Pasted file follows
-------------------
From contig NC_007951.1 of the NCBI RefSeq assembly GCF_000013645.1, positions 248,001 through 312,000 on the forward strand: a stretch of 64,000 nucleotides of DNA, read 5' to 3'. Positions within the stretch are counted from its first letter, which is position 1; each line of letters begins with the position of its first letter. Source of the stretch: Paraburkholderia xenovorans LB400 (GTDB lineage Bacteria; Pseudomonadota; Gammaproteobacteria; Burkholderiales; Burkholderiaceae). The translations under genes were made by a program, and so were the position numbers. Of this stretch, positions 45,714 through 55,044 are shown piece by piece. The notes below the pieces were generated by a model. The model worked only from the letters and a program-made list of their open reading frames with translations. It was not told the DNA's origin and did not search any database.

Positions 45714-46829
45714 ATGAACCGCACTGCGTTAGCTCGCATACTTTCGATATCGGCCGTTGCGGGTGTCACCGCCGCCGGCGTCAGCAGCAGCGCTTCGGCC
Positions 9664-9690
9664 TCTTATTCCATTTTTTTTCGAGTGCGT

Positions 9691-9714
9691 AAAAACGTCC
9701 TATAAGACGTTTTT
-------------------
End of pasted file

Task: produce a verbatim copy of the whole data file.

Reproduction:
From contig NC_007951.1 of the NCBI RefSeq assembly GCF_000013645.1, positions 248,001 through 312,000 on the forward strand: a stretch of 64,000 nucleotides of DNA, read 5' to 3'. Positions within the stretch are counted from its first letter, which is position 1; each line of letters begins with the position of its first letter. Source of the stretch: Paraburkholderia xenovorans LB400 (GTDB lineage Bacteria; Pseudomonadota; Gammaproteobacteria; Burkholderiales; Burkholderiaceae). The translations under genes were made by a program, and so were the position numbers. Of this stretch, positions 45,714 through 55,044 are shown piece by piece. The notes below the pieces were generated by a model. The model worked only from the letters and a program-made list of their open reading frames with translations. It was not told the DNA's origin and did not search any database.

Positions 45714-46829
45714 ATGAACCGCACTGCGTTAGCTCGCATACTTTCGATATCGGCCGTTGCGGGTGTCACCGCCGCCGGCGTCAGCAGCAGCGCTTCGGCC
Positions 9664-9690
9664 TCTTATTCCATTTTTTTTCGAGTGCGT

Positions 9691-9714
9691 AAAAACGTCC
9701 TATAAGACGTTTTT